The questions and problems accompanying this text serve as a self-test to help identify areas where a student’s understanding is not clear. They provide feedback on areas where additional study is needed. Such “performance evaluations” are an important part of managing and improving one’s education. Clearly, professors rely on some form of performance evaluation in assigning grades. Through this feedback method students are able to sense areas of strength and weakness. The method also provides a key “motivator” to study and learn. Excellent students are rewarded. Poor students are signaled to work harder or consider alternative fields of study. Performance evaluations can sometimes seem harsh, but are generally viewed as necessary in striving toward an end result. Businesses must also adopt performance evaluation methods.
Earlier chapters focused on techniques used for costing products and services, understanding cost behavior, budgeting, and so forth. These basic tools and techniques are essential to a well-managed organization. But, one must also be mindful that managers must be held accountable for the results of their decisions and related execution. Without performance-related feedback, the business will not perform at its best possible level, and opportunities for improvement may go unnoticed or unrealized.
Given that managers must be held accountable for decisions, actions, and outcomes, it becomes very important to align a manager’s area of accountability with his or her area of responsibility. The “area” of responsibility can be a department, product, plant, territory, division, or some other type of unit or segment. Usually, the attribution of responsibility will mirror the organizational structure of the firm. This is especially true in organizations that have a [glossary_exclude]decentralized[/glossary_exclude] approach to decision making.
Centralize Vs. Decentralize
Sometimes by plan, and sometimes simply as a result of top management’s leadership style, an organization will tend to gravitate to either a [glossary_exclude]centralized or a decentralized[/glossary_exclude] style of management. With a centralized style, the top leaders make and direct most important decisions. Lower-level personnel execute these directives but are generally powerless to independently make policy decisions. A centralized organization benefits from strong coordination of purpose and methods, but it has some glaring deficiencies. Among these are the stifling of lower-level managerial talent, suppression of innovation, and reduction in employee morale.
Many successes have occurred in highly decentralized organizations. Top management concentrates on strategy and leaves the day-to-day operation and decision-making tasks to lower-level personnel. This facilitates rapid “front-line” response to customer issues and provides for identifying and training emerging managers. It can also improve morale by providing each employee with a clear sense of importance that is often lacking in a highly centralized environment. Decentralization can prove to be a fertile ground for cultivating new and improved products and processes.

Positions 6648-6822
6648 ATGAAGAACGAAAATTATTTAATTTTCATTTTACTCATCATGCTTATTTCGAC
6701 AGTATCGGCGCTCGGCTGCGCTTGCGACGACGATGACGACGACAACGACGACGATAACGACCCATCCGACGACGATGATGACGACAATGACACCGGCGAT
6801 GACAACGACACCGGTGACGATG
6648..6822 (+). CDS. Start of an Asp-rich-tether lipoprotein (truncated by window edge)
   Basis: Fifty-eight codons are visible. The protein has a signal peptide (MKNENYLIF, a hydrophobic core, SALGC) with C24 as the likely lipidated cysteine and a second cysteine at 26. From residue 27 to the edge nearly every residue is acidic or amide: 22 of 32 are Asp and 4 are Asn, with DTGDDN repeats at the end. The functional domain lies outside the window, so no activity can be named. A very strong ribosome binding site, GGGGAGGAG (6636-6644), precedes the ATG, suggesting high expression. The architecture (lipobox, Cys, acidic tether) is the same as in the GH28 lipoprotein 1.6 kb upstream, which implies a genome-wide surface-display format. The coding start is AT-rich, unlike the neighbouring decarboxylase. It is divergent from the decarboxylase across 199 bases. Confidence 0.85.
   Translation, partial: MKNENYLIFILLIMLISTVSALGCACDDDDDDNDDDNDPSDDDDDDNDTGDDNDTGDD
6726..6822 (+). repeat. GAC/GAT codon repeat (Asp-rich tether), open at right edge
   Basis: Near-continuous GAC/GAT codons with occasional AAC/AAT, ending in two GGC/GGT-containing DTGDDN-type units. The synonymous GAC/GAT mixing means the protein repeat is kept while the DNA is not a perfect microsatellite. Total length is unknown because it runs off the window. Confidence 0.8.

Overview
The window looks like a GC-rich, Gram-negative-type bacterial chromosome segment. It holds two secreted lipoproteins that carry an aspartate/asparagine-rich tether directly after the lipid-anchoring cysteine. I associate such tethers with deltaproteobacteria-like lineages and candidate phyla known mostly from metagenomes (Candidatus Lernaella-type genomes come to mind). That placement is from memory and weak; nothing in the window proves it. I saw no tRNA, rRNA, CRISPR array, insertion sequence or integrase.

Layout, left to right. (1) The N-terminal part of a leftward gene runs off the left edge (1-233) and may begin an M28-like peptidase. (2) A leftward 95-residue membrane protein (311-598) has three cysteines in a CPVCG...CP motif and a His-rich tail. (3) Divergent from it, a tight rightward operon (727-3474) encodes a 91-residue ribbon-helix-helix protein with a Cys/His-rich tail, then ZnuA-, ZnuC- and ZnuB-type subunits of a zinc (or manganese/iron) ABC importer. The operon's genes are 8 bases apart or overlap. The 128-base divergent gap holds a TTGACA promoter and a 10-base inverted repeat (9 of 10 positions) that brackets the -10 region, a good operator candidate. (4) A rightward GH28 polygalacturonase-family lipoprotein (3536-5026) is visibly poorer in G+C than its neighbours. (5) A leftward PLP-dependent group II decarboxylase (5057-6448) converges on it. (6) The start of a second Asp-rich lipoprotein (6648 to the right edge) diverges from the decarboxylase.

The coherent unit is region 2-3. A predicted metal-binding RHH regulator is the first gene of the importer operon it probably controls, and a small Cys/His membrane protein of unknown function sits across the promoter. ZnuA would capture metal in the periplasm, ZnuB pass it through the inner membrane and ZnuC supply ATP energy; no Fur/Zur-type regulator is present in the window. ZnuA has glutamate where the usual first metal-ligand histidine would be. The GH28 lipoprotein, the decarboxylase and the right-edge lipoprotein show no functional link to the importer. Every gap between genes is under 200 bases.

A decentralized environment results in highly dispersed decision making. As a result, it is imperative to monitor and judge the effectiveness of each manager. This is easier said than done. Not all units are capable of being evaluated on the same basis. Some units do not generate any revenue; they only incur costs in support of some necessary function. Other units that deliver goods and services have the potential to be assessed on the basis of profit generation.
As a generalization, the part of an organization under the control of a manager is termed a responsibility center. To aid performance evaluation it is first necessary to consider the specific character of each responsibility center. Some responsibility centers are cost centers and others are [glossary_exclude]profit centers[/glossary_exclude]. On a broader scale, some are considered to be [glossary_exclude]investment centers[/glossary_exclude]. The logical method of assessment will differ based on the core nature of the responsibility center.
Obviously most business units incur costs, so this alone does not define a [glossary_exclude]cost center[/glossary_exclude]. A cost center is perhaps better defined by what is lacking; the absence of revenue, or at least the absence of control over revenue generation. Examples of departments that are expensive to support and do not directly contribute to revenue generation are human resources, accounting, legal, and other administrative departments. Cost centers are also present on the factory floor; maintenance and engineering fall into this category. Many businesses also consider the actual manufacturing process to be a cost center even though a saleable product is produced (the sales “responsibility” is shouldered by other units).
It stands to reason that assessments of cost control are key in evaluating the performance of cost centers. This chapter will show how standard costs and variance analysis can be used to pinpoint areas where performance is above or below expectation. Cost control should not be confused with cost minimization. It is easy to reduce costs to the point of destroying enterprise effectiveness. The goal is to control costs while maintaining enterprise effectiveness. Nonfinancial metrics are also useful in monitoring cost centers: documents processed, error rates, satisfaction surveys, and other similar measures can be used. The concept of a balanced scorecard is discussed later in this chapter, and it can be very relevant to evaluating a cost center.